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Celebrating new ‘maker space’

November 12, 2015

The maker movement at the Indiana University School of Education now has a space of its own. The school is opening the Make Innovate Learn Lab, a creative space available for tinkering, crafting, prototyping and exploring creative solutions to pedagogical problems.

The MILL provides opportunities for students and faculty who are involved in the increasingly popular maker culture or maker movement, which combines a do-it-yourself ethos with technological innovation to develop new approaches to teaching subjects ranging from art literacy to the STEM fields of science, technology, engineering and mathematics.

“The maker movement is a national and international movement that is about using tools and materials to make and build things,” says Kylie Peppler, associate professor of learning sciences in the School of Education and director of the lab. “And this could be everything ranging from crafting to high-tech designs made with laser cutters and 3-D printers.”

The lab, on the second floor of the Wright Education Building, is a multipurpose creative space equipped with a variety of art materials, sewing machines, hand tools and other equipment, including a laser cutter and 3-D printers. The space is intended to create a free flow of ideas, inspiring students and faculty to explore new tools, techniques and materials that can be used in classrooms.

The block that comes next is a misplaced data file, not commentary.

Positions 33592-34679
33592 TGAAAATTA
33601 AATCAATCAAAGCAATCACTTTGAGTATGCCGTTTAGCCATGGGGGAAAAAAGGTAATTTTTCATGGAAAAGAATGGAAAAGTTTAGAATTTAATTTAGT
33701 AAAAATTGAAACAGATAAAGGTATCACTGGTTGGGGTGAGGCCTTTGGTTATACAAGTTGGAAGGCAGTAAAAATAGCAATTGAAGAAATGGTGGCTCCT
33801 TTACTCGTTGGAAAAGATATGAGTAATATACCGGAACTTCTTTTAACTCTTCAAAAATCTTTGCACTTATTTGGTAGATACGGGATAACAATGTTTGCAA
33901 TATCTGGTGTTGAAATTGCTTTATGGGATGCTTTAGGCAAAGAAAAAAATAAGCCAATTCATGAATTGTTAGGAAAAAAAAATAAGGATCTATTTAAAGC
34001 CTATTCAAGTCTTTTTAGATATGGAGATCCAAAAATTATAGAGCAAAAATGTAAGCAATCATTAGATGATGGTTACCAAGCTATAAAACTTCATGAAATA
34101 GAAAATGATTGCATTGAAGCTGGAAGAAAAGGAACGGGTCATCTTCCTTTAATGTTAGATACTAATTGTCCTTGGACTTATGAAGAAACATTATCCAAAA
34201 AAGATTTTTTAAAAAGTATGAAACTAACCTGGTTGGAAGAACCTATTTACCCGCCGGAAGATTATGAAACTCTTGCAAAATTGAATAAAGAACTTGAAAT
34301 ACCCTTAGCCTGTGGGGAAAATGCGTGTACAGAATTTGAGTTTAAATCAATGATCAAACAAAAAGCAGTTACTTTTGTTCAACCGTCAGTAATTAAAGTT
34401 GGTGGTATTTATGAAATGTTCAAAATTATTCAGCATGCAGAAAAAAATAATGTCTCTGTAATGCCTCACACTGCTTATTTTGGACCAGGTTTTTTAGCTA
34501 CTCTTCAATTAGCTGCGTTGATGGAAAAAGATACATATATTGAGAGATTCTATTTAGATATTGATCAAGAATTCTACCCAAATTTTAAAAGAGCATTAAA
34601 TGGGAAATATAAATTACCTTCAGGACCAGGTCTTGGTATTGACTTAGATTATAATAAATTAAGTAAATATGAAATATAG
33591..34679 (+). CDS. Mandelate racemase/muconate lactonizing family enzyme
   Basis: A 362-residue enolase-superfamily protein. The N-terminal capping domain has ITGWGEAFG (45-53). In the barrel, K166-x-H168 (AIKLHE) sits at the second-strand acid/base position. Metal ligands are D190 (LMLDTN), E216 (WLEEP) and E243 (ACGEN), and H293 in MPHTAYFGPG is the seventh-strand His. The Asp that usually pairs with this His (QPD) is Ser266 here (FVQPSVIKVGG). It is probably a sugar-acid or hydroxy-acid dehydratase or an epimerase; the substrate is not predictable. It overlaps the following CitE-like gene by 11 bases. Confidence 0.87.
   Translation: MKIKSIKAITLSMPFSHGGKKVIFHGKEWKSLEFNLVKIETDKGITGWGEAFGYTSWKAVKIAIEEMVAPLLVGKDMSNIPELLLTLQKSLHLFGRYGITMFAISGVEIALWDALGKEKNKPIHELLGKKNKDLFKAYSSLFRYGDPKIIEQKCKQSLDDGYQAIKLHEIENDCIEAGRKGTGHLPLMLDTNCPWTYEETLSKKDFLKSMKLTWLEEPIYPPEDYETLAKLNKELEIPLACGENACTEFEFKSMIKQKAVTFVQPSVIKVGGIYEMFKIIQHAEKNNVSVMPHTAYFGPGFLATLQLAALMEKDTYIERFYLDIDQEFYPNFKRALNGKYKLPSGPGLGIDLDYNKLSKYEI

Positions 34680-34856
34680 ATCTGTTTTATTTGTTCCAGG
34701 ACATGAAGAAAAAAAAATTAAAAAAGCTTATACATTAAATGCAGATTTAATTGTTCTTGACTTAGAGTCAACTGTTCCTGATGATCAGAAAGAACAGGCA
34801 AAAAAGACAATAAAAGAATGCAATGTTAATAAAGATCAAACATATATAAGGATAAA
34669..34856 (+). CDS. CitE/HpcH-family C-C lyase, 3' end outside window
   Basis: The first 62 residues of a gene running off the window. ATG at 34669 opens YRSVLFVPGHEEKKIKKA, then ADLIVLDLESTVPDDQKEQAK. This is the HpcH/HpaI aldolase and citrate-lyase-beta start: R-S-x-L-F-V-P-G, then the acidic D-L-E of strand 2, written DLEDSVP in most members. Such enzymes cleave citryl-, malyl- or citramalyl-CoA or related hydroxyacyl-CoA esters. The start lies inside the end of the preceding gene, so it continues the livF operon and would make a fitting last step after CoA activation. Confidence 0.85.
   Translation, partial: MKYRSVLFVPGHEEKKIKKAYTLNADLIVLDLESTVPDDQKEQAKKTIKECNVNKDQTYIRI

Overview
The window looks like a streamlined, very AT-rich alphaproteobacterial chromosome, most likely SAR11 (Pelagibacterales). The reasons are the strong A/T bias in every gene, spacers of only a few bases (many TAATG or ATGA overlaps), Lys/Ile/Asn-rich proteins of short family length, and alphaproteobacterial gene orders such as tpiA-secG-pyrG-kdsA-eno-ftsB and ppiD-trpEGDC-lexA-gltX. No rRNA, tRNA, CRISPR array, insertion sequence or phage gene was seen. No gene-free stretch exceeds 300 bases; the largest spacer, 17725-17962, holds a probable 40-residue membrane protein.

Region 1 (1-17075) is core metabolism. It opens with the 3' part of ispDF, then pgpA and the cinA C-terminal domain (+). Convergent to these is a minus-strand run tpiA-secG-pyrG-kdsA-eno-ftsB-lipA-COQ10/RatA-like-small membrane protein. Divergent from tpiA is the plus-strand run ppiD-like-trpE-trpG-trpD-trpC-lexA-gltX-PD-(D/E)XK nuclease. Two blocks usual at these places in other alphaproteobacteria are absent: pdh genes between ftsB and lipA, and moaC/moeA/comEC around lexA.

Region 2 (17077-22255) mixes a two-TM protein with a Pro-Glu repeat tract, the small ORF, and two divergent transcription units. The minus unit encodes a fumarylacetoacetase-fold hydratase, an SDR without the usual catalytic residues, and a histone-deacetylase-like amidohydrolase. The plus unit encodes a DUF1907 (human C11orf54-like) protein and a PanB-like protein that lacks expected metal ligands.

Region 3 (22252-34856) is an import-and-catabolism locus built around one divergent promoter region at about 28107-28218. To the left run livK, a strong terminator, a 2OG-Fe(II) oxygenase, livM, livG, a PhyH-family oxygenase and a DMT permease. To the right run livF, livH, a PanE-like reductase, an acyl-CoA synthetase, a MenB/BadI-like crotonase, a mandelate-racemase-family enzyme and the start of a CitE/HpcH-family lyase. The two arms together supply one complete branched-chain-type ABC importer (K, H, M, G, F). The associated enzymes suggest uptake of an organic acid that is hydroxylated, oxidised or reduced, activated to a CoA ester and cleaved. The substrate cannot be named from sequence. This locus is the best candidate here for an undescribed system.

Watch a video showcasing the new MILL:

“The opening of the MILL represents a major step forward for the School of Education as a national and international leader in the use of technology to advance learning and teaching,” says Terry Mason, interim dean of the School of Education. “We are indebted to Professor Peppler, the faculty committee and a number of graduate students for their outstanding work to make this possible.”

During the 2014-15 school year, Peppler headed an interdisciplinary committee including faculty in science education, art education, instructional systems technology, learning sciences and other departments, which designed and implemented the lab.

“In the School of Education, the lab gives us an opportunity to transform how we think about preservice and in-service teaching,” Peppler says. “We are positioning teachers as designers of new educational landscapes rather than consumers of the educational content that is being delivered to them.”

The space will be used by students and faculty for a variety of classes and projects. This fall the lab awarded mini-grants to seven faculty members for projects that included IU classes and school collaborations encompassing learning through play, design technology, an after-school robotics club, and literacy and science studies.

Nationally, the maker movement has received widespread attention for its potential to transform learning and engage diverse groups of students with technology and entrepreneurial practices. The White House sponsored its first Maker Faire in 2014 and hosted “a Week of Making” in June 2015.

At IU, other nodes of maker culture are developing in areas such as computing, fine arts and library sciences and furthered by IU Makes, a new organization that shares and highlights work made using innovative technologies. Peppler said she expects there will be a collection of maker spaces on campus that will share strategies and collaborate, each serving a distinct mission.

For more information about the Make Innovate Learn Lab, visit the MILL Facebook page or email To hear Kylie Peppler describe more about her work with students and “making”, watch this video.